The sinks don’t directly increase if there are more emissions (natural ot human) within a year, they increase because the CO2 partial pressure (pCO2) in the atmosphere increases. Over the past 60 years, quite linear with the increase in pCO2. Currently that is about 2.15 GtC for 110 μatm (:= ppmv) above steady state.
        Humans increased their emissions about a fourfold over the past 60 years, So did the increase in the atmosphere and the net sink rate:
        http://www.ferdinand-engelbeen.be/klimaat/klim_img/dco2_em2.jpg
        As the sinks don’t make any differentiation between human and natural CO2, the natural cycle should have been either unchanged or also increased a fourfold over the same period to give that result.
        There is zero evidence that the natural cycle increased a fourfold, to the contrary: more recent estimates of the residence time of any CO2 molecule in the atmosphere show longer times (over 5 years) than older estimates, which point to a rather constant carbon cycle in an increasing CO2 mass of the atmosphere.

        • Ferd,
          You seem to be using global averages when you should be using local values with respect vapor pressure differences. The open waters of the Arctic Ocean will absorb every CO2 molecule that reaches it’s surface because the vapor pressure differences are the highest on the globe .(up to around 410 ppm in the winter when most of it is covered with ice. When the ice melts and more area is available to absorb CO2 the atmospheric partial pressure drops rapidly. The rate at which it drops indicates the flux.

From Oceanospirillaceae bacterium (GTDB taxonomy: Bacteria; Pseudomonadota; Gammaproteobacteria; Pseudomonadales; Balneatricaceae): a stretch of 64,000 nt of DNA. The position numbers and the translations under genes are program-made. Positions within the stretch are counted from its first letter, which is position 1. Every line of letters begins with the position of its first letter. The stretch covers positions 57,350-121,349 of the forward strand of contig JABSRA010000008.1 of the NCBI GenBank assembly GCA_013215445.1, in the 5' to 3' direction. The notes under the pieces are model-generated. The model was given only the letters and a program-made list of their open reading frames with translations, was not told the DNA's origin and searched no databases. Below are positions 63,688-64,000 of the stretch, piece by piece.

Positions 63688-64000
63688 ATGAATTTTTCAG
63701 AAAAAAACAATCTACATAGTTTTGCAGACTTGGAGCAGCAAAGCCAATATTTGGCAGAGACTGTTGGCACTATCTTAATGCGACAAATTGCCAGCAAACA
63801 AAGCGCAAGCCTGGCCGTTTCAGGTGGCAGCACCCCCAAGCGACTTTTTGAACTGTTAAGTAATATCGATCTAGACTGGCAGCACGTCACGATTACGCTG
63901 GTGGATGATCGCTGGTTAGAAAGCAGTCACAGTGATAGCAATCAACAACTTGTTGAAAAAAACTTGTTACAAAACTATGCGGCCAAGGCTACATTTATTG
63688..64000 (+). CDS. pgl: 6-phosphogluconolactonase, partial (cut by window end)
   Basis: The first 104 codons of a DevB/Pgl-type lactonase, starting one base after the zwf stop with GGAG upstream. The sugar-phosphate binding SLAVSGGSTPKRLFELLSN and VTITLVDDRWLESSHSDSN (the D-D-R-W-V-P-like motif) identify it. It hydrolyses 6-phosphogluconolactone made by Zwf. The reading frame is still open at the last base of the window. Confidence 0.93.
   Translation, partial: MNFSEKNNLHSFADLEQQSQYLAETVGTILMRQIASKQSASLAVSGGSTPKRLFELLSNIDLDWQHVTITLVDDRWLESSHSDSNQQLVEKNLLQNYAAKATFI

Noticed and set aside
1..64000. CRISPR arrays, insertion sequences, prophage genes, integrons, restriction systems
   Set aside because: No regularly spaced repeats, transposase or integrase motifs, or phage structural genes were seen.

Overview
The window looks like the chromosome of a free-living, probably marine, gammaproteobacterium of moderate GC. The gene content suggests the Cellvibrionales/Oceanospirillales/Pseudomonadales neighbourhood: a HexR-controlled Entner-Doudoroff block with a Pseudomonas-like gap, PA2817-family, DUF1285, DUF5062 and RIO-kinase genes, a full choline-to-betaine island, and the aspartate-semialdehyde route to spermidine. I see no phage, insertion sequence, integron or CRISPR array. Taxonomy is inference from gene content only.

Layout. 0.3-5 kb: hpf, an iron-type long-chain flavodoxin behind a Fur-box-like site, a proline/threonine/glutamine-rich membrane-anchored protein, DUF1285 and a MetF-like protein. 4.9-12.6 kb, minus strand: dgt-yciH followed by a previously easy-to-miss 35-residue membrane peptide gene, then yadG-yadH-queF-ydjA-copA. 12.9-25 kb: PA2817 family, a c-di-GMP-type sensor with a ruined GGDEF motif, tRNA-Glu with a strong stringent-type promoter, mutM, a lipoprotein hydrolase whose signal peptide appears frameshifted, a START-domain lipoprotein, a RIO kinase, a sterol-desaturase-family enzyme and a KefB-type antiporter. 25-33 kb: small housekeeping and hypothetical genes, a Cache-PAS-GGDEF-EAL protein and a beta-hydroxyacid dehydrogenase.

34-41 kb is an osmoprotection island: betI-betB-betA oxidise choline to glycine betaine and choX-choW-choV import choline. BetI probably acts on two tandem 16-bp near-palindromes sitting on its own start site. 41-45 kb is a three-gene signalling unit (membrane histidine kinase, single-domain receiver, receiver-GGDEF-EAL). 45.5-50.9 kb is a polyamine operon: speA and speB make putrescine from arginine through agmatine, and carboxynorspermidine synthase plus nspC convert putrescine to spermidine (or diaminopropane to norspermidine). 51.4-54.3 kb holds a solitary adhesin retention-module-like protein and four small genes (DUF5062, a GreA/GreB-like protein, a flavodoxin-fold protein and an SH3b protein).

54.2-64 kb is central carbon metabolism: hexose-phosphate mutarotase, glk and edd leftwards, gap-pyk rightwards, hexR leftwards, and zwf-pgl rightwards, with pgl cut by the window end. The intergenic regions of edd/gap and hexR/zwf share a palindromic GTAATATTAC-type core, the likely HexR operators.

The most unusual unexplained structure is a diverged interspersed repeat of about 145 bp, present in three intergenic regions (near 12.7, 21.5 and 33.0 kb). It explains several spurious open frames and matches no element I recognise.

• Fred,
        Doesn’t make any difference if you use local or averaged pCO2 differences: the local seawater pCO2 at the edge of the ice is at minimum around 150 μatm and near the upwelling at the equator at maximum 750 μatm (*). That is the driving force that moves 40 GtC/year CO2 from the equator to the poles. The sink place may move over winter and summer (and the fluxes may change somewhat too), but doesn’t stop absorbing, neither does the emissions near the equator stop, even if these are strongly influenced by El Niño.
        Even if the whole ocean surface increases in temperature with 1 K, that gives the same increase in CO2 in the atmosphere as for a single closed sample that is heated with 1 K, thus fully dynamic or static has exactly the same effect, about 16 ppmv/K:
        http://www.ferdinand-engelbeen.be/klimaat/klim_img/upwelling_temp.jpg
        (*) See: https://www.pmel.noaa.gov/pubs/outstand/feel2331/exchange.shtml

        • The tropics are always a source and emission rates vary each day, each year, and longer periods. There is no static, or dynamic equilibrium. Those emissions are being rapidly transported to the poles where they are readily absorbed by the cold exposed waters. Looking at just the long-term changes and assuming the rise to be global accumulation has led you to your false conclusions. How can you say the sinks are absorbing all natural emissions but only absorbing half of anthropogenic emissions?